Recommendations

It is recommended that:

  • SMS be the only tool for the management of personnel costs within the Region; [SMS is the salary management tool used in this region]

and

  • the Director, F&A, provide managers with sufficient training to help them understand the importance of  SMS and its functionality. [SMS training has been given to users. At several regional management meetings, the Director, F&A, has discussed and emphasized the importance of this system being current and up to date. E-mails are sent out several times a year (for budgeting, planning and forecasting) to directors and CAS’s explaining the importance of the system and requesting that they keep it updated.]

3.2  Overtime

Generally, it was observed that management had an appropriate process to record, track, approve and process overtime at the local offices. Employees and supervisors make use of the appropriate forms to record, track and report overtime in a timely manner, and managers or acting managers are approving these forms accordingly. The requirements of Section 34 of the FAA are being complied with, making the Responsibility Centre Manager (RCM) accountable for the overtime worked by the employees.

3.3  Delegation of authority

The documentation on the formal delegation instruments lacks rigour. Several officers indicated that they had received no training on delegation of authority. In several instances, the level of delegation was not included in the instrument. For example, the instrument did not refer to the manager as either an RCM or a Responsibility Centre Administrator (RCA). This distinction is intrinsic to the departmental policy on delegation as defined on the intranet site.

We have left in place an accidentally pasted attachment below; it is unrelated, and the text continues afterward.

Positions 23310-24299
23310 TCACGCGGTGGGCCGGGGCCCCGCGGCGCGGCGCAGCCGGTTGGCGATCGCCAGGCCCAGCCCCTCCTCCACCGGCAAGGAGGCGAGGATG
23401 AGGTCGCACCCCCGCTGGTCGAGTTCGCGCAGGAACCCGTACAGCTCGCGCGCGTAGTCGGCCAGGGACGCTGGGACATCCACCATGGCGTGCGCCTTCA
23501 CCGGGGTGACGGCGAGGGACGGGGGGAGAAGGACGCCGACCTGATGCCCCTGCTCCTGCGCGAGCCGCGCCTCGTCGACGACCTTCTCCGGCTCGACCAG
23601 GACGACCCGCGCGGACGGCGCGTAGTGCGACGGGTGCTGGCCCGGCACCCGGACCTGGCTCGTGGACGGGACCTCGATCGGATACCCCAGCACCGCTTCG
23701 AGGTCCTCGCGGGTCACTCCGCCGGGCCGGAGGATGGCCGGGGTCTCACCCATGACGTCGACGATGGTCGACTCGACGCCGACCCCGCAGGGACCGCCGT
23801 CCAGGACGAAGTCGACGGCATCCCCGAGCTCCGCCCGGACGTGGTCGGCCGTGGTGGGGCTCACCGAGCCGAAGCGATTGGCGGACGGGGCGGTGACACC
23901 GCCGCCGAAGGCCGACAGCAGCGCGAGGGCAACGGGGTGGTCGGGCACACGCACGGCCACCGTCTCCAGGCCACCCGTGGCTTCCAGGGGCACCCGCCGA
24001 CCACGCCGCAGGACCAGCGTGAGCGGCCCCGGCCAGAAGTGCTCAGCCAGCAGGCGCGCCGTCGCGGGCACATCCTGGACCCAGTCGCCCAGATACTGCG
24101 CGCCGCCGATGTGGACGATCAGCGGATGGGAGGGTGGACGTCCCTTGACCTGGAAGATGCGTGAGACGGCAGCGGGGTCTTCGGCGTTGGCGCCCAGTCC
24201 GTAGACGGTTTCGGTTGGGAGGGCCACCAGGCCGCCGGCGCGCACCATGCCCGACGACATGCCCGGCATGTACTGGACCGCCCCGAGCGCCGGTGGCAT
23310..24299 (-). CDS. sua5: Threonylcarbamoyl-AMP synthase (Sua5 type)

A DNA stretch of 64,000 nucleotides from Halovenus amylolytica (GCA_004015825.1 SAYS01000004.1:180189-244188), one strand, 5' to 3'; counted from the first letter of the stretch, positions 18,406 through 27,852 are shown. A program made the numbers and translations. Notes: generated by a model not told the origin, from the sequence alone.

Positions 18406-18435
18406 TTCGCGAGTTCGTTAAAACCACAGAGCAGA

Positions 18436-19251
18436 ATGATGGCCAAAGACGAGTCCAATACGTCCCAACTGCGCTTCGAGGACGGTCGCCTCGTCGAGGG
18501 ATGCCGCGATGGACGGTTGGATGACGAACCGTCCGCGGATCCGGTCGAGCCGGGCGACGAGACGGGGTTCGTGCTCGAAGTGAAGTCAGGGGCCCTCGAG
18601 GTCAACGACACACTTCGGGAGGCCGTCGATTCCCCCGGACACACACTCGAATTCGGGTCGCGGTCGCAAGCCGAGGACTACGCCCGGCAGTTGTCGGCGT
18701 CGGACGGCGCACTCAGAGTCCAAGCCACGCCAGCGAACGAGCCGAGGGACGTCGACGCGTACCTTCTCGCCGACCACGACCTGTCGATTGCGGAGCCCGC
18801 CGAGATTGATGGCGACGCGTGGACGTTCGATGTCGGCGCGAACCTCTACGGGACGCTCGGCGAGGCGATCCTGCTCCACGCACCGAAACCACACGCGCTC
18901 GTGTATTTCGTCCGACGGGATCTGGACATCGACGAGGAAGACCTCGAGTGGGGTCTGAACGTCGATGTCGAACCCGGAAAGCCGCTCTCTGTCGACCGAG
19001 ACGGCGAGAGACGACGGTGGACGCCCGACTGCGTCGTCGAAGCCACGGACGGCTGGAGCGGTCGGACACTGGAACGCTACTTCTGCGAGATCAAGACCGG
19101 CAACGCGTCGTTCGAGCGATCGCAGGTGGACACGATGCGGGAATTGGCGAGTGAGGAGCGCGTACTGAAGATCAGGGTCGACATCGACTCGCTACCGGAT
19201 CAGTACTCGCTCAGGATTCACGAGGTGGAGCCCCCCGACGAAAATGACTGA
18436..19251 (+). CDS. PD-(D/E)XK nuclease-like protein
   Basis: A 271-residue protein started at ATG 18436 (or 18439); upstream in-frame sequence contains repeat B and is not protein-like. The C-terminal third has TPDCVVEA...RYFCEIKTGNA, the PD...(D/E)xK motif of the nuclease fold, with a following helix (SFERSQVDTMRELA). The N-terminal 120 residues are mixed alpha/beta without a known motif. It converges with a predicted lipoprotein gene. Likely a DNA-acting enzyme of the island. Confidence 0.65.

All offices visited made extensive use of a list of pre-authorized individuals who may be asked to replace their supervisors while they were away on business. The list is used extensively throughout the year, even for very short periods of time (one to three days). Except for RAP payments, there is no evidence that the Region requires such an extensive use of replacements for periods of less than one week.

The blanket authorities are usually activated by e-mail but in too many instances, there was no evidence that the authority was activated. Many employees in supervisory positions were neither adequately trained nor fully cognizant of their delegated authorities. In some instances, employees were granted authority over matters that were not their responsibility.

Recommendations

It is recommended that:

  • the Director, F&A, provide training to all senior officers and to those who may be required to exercise financial authorities from time to time; [Refresher training is currently being planned] and
  • the Director, F&A, perform regular monitoring of the use of delegation of authority and report to the RDG. [Regular monitoring has been done for the past nine years either by Consulting and Audit Canada or internally, and the Finance Unit will continue to monitor in the future.]

3.4  Travel

In the Region, travel is generally well managed, with the Treasury Board directive applied consistently. All travel claims are pre-audited and refund cheques sent to the employee’s home. The Region makes use of global commitments for travel and the commitment is adjusted after use. Although there were a few errors in the process, perhaps due to inattention, there was no indication that this was structural.